netcurmudgeon (netcurmudgeon) wrote,

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India Roundup

Day 11 (Friday)
Friday was mostly a stay-at-home day; resting, talking, laundering, and playing Scrabble (the Bangalore series now stands at 3-2 in ashacat’s favor).

In the evening we hosted a dinner at the Pai Viceroy hotel for the extended family. I got to meet all of the relatives en masse, which was a tad overwhelming. Especially after one couple, who Asha and I are sure have never met me before, insisted that we had met and were (at least for show) getting kind of indignant over it. Apparently, the last time Asha was in Bangalore, they mistook another white man (a friend of Asha’s) for me, and also insisted that “we” had met. It just goes to show that odd ducks are a universal in any family.

Day 12 (Saturday)
Yesterday was spent touring to the North-West of Bangalore. Sudhi, Asha, and I met up with cousin Sriram at the Rangashankara and headed off in his (air conditioned!) car.

The trip turned out to be a lot longer than we had bargained for. The Jain statue (with hill to climb) that Sudhi had said was “on the way” to Asha’s dad’ ancestral home (our primary destination) turned out to be another 80 km (an hour) past the turn-off to Amruthur.

When we finally reached the town with the statue and the ‘thousand and five’ stone steps up the hill to the statue, we almost immediately found that there would be no climbing up the ‘1005’ steps to see the statue – the temple’s keepers did not permit shoes on the stairs, and there was no way we Westerners were going to climb a zillion steps, in full noon-day sun, in our socks. We turned around and headed for Amruthur.

An hour or two later we arrived in Amruthur. It looked like Sudhi and Sriram were going to subject us to a drive-through tour of this place that a) I had told Asha’s dad I would go see, and b) we had spent six hours in a car getting to. Thankfully, road work got in the way and Sriram was forced to park. That got us a very nice hour of strolling through Amruthur on foot . . . as Asha’s dad would have done growing up.

We walked a chunk of the main drag, walked a narrow side-street to the ancestral home (which is still in the family but presently unoccupied), and continued on to the ‘tank’ (reservoir) where Amruthur women were doing their washing as they have done it since time immemorial. By then, Asha and I had attracted a growing crowd of little kids – who happily posed for pictures, the giggled and ran away. :-)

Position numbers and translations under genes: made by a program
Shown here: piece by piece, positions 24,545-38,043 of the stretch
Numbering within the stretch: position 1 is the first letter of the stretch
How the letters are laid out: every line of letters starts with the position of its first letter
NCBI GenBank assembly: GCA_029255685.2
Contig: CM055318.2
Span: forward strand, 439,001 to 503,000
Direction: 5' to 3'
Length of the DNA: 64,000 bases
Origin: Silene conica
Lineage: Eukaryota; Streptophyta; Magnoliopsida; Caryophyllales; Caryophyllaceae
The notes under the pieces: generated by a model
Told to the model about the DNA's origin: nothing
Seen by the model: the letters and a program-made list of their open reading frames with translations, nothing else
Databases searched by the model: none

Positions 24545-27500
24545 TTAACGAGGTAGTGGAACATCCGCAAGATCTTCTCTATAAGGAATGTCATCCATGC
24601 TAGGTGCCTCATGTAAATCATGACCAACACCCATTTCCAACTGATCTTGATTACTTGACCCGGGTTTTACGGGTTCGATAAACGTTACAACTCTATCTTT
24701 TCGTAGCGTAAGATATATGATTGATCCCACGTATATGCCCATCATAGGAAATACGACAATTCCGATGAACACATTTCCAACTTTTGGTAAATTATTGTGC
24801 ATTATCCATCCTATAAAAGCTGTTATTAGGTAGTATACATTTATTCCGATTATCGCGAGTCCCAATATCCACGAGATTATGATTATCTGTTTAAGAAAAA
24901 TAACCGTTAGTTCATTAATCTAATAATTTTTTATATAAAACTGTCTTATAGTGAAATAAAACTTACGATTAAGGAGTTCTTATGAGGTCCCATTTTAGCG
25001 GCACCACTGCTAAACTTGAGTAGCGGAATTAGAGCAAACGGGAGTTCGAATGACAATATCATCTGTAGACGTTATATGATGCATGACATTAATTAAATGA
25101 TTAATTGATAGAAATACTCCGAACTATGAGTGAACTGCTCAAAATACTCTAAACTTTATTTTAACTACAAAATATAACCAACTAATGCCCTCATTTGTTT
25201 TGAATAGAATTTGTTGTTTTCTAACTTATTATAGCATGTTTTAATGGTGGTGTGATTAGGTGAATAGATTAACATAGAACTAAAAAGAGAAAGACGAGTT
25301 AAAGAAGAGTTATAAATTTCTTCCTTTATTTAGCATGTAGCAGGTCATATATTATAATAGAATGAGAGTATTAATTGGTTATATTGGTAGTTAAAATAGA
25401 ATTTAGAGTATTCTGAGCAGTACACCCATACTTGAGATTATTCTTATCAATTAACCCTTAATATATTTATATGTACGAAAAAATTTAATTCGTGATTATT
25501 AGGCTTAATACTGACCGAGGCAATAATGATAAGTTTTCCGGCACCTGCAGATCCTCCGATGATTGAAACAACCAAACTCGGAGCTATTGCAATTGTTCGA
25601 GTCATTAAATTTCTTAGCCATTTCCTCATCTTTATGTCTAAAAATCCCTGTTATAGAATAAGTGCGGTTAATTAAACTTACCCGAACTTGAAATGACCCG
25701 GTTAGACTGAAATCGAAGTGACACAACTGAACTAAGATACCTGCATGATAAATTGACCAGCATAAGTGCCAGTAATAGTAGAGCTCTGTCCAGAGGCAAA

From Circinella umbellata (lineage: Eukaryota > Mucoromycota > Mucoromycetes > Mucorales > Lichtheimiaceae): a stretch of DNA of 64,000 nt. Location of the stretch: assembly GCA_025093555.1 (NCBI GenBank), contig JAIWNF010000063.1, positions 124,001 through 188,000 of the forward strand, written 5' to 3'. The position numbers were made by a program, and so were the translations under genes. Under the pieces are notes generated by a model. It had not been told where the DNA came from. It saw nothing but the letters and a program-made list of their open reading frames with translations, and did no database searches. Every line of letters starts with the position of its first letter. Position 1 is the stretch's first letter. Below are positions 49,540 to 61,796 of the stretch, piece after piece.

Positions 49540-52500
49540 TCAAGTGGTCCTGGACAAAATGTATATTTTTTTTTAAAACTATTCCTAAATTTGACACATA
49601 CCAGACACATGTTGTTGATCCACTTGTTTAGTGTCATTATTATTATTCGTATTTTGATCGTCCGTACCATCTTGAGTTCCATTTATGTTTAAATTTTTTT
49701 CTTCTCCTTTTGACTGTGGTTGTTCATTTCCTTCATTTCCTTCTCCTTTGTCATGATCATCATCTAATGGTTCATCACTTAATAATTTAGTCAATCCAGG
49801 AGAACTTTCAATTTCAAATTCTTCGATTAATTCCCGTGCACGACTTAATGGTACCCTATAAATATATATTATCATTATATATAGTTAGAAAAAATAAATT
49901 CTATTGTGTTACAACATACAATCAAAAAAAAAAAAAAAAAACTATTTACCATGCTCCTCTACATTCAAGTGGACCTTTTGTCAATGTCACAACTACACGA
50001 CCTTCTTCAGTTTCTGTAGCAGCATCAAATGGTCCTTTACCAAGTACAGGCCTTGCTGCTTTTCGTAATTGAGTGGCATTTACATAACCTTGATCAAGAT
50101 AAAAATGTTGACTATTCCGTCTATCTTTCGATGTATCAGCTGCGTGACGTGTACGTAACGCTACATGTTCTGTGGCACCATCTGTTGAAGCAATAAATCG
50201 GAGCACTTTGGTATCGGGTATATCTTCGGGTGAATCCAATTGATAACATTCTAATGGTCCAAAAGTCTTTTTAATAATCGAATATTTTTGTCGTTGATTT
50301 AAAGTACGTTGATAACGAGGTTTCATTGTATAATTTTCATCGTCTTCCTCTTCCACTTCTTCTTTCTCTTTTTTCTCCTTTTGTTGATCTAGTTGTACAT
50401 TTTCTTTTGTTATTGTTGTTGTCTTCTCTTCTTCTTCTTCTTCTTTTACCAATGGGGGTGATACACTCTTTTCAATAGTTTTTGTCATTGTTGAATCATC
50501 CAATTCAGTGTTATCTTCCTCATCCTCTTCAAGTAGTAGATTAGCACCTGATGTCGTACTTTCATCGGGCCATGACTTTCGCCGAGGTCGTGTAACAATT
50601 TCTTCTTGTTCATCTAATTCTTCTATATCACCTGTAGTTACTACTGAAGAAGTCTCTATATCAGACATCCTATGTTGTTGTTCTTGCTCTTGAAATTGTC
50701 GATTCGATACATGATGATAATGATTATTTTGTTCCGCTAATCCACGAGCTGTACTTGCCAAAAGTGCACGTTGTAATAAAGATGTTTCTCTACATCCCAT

The trip back to Bangalore was a long slog, with a stop for ‘lunch’ around five. We made it back to the Rangashankara cafe at seven thirty, having spent nearly twelve hours on the road.

Our day, alas, was not done, as we then headed off with Suhdi and Anju to have dinner with Anju’s sister and her husband. I was tired, headachy, and a little motion sick. I was not the best dinner companion. Hopefully I didn’t insult Chandri’s cooking, but by eight thirty, eating dinner was just not happening.

We finally got home at ten. Fourteen hours on-and-off the road in a country where just getting across town can wear you out. I slept like a rock.

Day 13 (Sunday)
Today is my last day in India. There will be packing, and talking, and one last game of Scrabble (I gotta see if I can even this thing up!). We’ll head out for the airport around 11 PM. We need to leave plenty of time for travel, bag check, check in, etc. before my 2:20 AM flight.

The state-wide bandh (total shutdown) that was planned for Thursday has been moved to Monday. In large part this was to avoid causing trouble for the AeroIndia 2007 air show that wraps today. The bandh starts at six AM and runs to six PM. By the time it starts I should (hopefully) be over Pakistan or Iran winging my way to Paris.

As you can imagine, I have very mixed feelings about leaving. I’m tired of being a tourist, tired of being a houseguest, and of all of those things that being in India enforces (bottled water for everything, mosquito nets, anti-malaria pills, etc). I also don’t want to leave Asha. I suspect that the next two months at home will be easier than the first two-and-a-half, but I will still miss her dearly.

It’s nearly ten AM; I’m going to wake Asha up and find some breakfast.
Tags: amruthur, bangalore, india

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